Just like Dark Minds – its predecessor from last year – this book is simply subtitled “An Anthology of Dark Fiction”. A solid, tactile paperback, it impressed me from the off with its cyberesque cover and decorated author and contents pages. There’s no editorial credit or introduction, the proceedings simply presented by Dark Minds Press, which whether deliberate or not, makes it a pleasingly mysterious entity. And that entity has gathered together an impressive collection of 15 disturbing stories.The theme is simply the power of the mind. There’s grim tales of abduction, mental illness and domestic paranoia. There’s wry tales of possession and graverobbery, and plenty of askew and threatening realities. It’s a book where nothing ever seems quite right, but is that really the case, or just the delusions of an unravelling mind?
So onto those stories that particularly stood out. First is “Reflections from a Broken Lamp” by John Travis, a violent murder mystery explained from varying points of view. But although it begins with an air of whimsy, the author gradually turns down the lights and establishes an appropriately dark tone. John Travis’s fiction has real personality, and this colourful creepshow makes a great curtain raiser.
Equally memorable is “Slip Inside this House” by Daniel Kaysen in which we meet Clive. He believes he’s being persecuted by some kind of note-scribbling “double” that’s causing havoc in his marriage. An intriguing piece cemented by convincing characters, it has plenty of tricks up its sleeve.
Stuart Young’s “Houses in Motion” is a well-written story narrated by a man who bumps into his former nemesis of a boss. But he soon realises that the old bully is now withered by dementia, setting the stage for a poignant and sobering reflection upon reality and the consequences of detachment.
“The Way of the World” by Gary Fry introduces Oliver, a young student on holiday with his new girlfriend and her parents. The author doesn’t miss the opportunity for some awkward dialogue and sexually-charged scenes, which all serve to maintain the unease in this sharp and well realised story.
For me, two neighbouring pieces form the anthology’s peak. First is “The Man Who Remembered” by Stephen Bacon. Lisa is waiting for her boyfriend in a café and speaks to an old gentleman who claims to know the details of his own immiment death. This perfectly evoked tale is all about life, the intricacies and effects of existence, and concludes a thoughtful concept with a bang.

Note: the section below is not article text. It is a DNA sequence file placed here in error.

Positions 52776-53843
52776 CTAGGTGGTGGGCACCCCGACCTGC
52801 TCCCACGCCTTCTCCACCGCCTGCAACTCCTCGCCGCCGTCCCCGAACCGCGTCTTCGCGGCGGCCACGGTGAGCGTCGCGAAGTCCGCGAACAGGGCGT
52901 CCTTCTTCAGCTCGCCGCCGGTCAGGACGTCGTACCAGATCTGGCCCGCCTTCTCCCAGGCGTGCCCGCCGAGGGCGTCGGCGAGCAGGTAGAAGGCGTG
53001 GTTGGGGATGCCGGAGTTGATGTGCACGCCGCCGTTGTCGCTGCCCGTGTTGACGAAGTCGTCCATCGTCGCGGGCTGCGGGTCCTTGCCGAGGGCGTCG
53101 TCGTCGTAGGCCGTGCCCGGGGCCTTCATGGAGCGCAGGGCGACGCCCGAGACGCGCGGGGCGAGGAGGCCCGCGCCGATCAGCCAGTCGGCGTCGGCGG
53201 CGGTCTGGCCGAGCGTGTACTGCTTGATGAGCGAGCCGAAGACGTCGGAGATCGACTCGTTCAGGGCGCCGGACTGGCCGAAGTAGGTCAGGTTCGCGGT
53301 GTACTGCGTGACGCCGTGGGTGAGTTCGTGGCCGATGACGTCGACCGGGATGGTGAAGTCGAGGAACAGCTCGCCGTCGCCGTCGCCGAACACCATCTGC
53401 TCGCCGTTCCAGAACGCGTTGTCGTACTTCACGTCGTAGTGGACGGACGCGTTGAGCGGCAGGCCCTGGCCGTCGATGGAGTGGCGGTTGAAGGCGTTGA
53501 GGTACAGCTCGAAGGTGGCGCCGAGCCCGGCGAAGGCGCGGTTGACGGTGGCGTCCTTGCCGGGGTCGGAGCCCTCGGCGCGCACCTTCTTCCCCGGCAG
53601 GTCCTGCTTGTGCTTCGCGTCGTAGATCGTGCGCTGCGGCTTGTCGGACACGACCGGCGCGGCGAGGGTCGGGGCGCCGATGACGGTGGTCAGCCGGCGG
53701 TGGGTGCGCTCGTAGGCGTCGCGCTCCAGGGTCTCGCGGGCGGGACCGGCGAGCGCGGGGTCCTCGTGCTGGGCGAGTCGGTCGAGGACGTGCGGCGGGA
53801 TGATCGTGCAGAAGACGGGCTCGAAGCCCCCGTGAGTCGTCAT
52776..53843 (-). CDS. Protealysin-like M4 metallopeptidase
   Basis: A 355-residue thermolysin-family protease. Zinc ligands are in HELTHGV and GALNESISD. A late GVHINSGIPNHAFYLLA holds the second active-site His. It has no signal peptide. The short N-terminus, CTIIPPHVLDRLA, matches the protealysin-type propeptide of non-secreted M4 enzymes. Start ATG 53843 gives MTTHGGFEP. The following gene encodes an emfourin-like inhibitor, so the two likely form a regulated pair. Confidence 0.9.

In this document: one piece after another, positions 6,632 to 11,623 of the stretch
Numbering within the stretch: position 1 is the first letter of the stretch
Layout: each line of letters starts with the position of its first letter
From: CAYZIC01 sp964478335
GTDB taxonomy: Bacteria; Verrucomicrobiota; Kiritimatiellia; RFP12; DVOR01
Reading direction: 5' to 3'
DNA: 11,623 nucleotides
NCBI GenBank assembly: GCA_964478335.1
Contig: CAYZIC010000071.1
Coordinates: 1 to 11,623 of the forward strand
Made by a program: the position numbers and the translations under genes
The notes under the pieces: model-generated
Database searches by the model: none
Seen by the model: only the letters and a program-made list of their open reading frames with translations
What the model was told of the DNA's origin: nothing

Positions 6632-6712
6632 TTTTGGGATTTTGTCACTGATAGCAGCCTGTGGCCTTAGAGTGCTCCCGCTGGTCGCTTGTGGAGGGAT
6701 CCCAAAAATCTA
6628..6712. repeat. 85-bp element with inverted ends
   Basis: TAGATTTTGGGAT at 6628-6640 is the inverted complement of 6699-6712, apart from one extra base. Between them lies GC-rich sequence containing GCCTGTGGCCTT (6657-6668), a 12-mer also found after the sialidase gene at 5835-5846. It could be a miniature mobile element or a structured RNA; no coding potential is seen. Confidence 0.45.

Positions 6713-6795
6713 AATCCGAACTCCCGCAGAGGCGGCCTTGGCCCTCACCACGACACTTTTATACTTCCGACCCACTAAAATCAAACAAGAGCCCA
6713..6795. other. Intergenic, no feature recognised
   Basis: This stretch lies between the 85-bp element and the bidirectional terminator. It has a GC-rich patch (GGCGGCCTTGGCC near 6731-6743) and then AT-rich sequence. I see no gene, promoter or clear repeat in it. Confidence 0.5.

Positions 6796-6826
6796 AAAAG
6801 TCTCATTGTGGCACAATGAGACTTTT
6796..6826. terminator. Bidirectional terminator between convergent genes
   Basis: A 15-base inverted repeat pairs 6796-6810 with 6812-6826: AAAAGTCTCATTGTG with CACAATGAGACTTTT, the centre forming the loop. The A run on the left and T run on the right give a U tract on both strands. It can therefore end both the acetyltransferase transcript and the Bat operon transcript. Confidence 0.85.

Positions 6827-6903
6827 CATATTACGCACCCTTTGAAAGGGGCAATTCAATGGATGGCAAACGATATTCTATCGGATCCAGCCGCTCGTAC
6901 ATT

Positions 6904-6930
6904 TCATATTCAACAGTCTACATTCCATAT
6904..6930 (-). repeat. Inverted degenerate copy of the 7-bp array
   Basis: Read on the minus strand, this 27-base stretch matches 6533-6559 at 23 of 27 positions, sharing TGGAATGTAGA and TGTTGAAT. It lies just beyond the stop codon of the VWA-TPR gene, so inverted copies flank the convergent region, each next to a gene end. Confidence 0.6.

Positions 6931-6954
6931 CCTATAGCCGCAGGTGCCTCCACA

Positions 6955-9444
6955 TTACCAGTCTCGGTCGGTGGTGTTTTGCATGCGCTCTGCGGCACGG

Second, I also loved “Waste Disposal” by Ray Cluley. This concerns Walter, a gentle widower, who is caught short walking his dog in the park and runs into some menacing youths. It begins with a melancholy yet stoical flavour, but soon descends into unease, and then sickly fear. Natural empathy, pathos and a masterful ratcheting up of the threat make this a very immersive experience, and I wouldn’t dream of spoiling the wild and grossly imaginative – or is that imaginatively gross – finale.
While we’re reeling from that, Robert Mammone takes us on a very uncomfortable journey with “Seeing Things”. This features a pair of lovers on a trip to winery, but our narrator is troubled by sinister shapes lurking in his peripheral vision, and a guilty accident ensues. Despite a couple of formatting and spelling errors, this is a heady and intoxicating experience that saves a grisly punch for the pay off.
The finale is a masterpiece of bleak cinematography. Gary McMahon leaves us with “Cinder Images”, a brutal short centred around the screening of a war film. It has all the author’s trademarks – satire, anger, vicious elegance – and also an intrusive conclusion that perfectly rounds off both this story, and the book as a whole.
I enjoyed this anthology. With a no nonsense attitude, it allows the fiction to speak for itself. There’s the occasional guessable twist, and a couple of the stories were slightly less conclusive than my tastes would’ve preferred, but there certainly aren’t any hangers-on. All 15 authors have worked the theme hard, and spoil us with crumbling sanities, nightmares and cruel consequences galore.
Darker Minds is recommended for those who like to find substance lurking in the darkness. Order here.
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